Peter Hope is the co-founder of Neon Diagnostics, a UK based medical diagnostics company that provides a broad selection of innovative diagnostic tests and systems for the early detection, monitoring and management of diseases. Its extensive product range encompasses diabetes, cardiac, thyroid, cancer and infectious diseases. B P Collins spoke to Peter about how he got to where he is today, the challenges ahead and plans for the future.
How did you become the founder of Neon Diagnostics?
I have been in the pharmaceutical sector for many years, working for big, blue chip companies where I received extensive clinical product training and exposure to several healthcare markets. Setting up my own company seemed like the obvious next step after the many years I had spent working in the sector.
Hardest part of the job?
The sector is hugely competitive, with many companies already supplying similar products that meet the required NHS standards, so it can be difficult to differentiate. Added to this, is the increasing demand from customers and the NHS for newer and better technology. To remain ahead of the competition, we must anticipate our patients needs and then try to predict where the market is heading.
Best part of the job?
I’m a marketeer at heart and it’s one of the best professional experiences when you set out your 3-5 year plan and strategy and then deliver on your forecast.
How have you contributed to Neon Diagnostics’ success?
Neon Diagnostics was an idea that I had for a while and when I met my co-founder, who was also in the pharmaceutical sector, we decided to set up the business. It was difficult at the beginning and very time intensive as I had to be involved in every aspect of the business. In the first year alone, I travelled over 70,000 miles in my car to client meetings, but that effort has paid off as we now employ 15 full time staff.
How has B P Collins contributed to your success?
They have been of considerable support and benefit to us. In the early days of the business, we tended to agree a deal with our manufacturing partners over a handshake. It was all very honourable but as we grew, we knew that we needed proper legal agreements in place and this is where B P Collins has been a great help.
For example, they drafted and documented distribution agreements with two of our manufacturing partners, one of which was subsequently bought out and tried to take over our business, but the strength of our agreement meant that this could not happen, so our business was protected thankfully. B P Collins has also provided an invaluable service in drafting legal letters to help in combatting the direct threat to our business posed by parallel import of products, which are non-counterfeit products imported from another country without the permission of the intellectual property owner.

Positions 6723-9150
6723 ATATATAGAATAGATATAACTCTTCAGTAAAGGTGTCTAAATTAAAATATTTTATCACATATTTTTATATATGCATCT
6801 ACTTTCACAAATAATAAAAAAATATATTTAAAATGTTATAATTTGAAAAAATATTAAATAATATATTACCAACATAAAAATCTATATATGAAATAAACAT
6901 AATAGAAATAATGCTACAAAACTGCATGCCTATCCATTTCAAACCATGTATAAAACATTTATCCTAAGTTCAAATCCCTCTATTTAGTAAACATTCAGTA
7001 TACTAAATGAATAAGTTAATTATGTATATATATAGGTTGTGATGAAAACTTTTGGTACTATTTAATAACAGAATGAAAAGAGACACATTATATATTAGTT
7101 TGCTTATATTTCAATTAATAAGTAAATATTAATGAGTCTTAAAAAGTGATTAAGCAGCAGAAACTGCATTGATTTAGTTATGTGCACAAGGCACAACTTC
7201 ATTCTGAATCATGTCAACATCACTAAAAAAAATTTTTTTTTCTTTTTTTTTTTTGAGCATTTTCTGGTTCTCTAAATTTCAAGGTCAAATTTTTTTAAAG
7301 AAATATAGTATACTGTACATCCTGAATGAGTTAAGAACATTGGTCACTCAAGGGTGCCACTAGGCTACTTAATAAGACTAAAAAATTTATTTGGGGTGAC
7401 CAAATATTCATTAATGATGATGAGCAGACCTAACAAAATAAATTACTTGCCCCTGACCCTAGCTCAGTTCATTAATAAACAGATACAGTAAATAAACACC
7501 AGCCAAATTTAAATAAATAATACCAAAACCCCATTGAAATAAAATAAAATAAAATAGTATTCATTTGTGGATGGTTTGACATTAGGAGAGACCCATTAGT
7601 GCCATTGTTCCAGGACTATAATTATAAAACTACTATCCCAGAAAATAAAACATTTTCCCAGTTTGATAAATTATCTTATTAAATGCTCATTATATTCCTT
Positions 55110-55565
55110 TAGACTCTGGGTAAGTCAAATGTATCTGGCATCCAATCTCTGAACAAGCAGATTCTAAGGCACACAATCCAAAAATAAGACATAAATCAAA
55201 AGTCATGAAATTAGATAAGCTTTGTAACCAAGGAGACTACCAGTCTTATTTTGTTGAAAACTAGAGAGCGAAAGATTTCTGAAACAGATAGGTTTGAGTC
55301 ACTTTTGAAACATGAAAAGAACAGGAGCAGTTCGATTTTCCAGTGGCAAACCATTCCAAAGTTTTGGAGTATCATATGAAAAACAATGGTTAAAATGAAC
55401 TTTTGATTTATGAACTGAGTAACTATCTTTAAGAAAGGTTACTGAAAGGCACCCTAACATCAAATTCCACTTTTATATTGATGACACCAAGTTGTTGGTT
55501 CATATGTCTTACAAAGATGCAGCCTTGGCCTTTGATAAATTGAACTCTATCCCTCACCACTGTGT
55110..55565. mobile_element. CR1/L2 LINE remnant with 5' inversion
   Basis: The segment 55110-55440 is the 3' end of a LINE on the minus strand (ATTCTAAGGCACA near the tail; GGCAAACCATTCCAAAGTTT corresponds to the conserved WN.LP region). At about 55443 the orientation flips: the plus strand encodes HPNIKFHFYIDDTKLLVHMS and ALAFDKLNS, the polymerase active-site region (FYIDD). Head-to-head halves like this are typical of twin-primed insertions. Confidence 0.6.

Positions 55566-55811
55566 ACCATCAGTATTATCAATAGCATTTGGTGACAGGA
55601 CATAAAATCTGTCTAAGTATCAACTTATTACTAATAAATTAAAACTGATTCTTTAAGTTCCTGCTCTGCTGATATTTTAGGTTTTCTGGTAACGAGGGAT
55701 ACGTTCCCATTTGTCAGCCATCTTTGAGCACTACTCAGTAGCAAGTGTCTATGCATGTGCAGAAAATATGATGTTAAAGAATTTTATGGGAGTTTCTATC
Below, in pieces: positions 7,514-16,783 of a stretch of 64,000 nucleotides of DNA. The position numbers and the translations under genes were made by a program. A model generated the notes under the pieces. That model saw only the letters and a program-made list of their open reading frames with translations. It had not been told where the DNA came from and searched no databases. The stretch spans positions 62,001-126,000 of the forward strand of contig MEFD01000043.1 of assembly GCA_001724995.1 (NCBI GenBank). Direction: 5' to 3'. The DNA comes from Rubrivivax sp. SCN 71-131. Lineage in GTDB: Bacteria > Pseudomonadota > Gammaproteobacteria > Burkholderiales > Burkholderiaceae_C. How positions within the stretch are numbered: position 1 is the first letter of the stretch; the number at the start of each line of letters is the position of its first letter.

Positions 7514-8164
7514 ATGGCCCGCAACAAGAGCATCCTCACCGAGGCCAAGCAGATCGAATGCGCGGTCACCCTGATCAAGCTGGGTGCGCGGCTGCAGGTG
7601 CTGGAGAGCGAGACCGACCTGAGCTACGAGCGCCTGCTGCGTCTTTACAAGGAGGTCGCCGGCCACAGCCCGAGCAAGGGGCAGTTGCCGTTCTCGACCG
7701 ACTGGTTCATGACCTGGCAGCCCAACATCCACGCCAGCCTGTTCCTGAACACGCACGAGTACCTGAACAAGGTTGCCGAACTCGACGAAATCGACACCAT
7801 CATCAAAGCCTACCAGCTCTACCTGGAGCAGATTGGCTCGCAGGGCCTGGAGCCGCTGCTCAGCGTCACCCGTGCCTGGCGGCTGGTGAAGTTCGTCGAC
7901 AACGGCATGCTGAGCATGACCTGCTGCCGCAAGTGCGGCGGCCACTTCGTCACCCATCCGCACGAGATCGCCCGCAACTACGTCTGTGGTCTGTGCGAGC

What are the company’s plans for the future?
Over the next 18-24 months we aim to launch innovative new products for which we are confident will help to sustain our current growth rate over the next five years.
What challenges do you face?
The next two years will be very challenging as we phase out older existing products and launch new innovative products into a fast paced and much changed healthcare market place. The pandemic has affected our business in positive and negative ways. For example, the NHS has advised diabetics to better manage their glucose levels to help prevent Covid-19 infection and our products assist patients in achieving desired glucose levels.
On the other hand, the pandemic is changing our engagement with the NHS as Health Care Professionals are understandably busy dealing with the virus, so it’s difficult to access them and promote products not directly related to this, such as medical devices and Point of Care Testing (POCT) equipment. Patient training has also been affected and is now provided remotely by video link.
Brexit is affecting us too because of the uncertainty over non-EU international trade agreements and new forthcoming non-EU medical device regulations. Our goods are manufactured by our overseas partners in Asia and we are now holding a lot more stock – eight months’ supply rather than our usual three months to combat any anticipated supply issues with UK ports being jammed up. If this happens, we would have to consider airfreighting goods into the UK which would significantly increase our transport costs.
The anticipated amount of red tape and bureaucracy with Brexit is also worrying as our products will have to be registered to meet UKCA regulations in addition to the current EU regulations.
If you weren’t the owner of Neon Diagnostics, what would you be doing?
I’d probably set up another company in the healthcare sector providing innovative cost-effective products which successfully empowers patients to achieve optimal health levels.
For more information on Neon Diagnostics please visit Neondiagnostics.co.uk.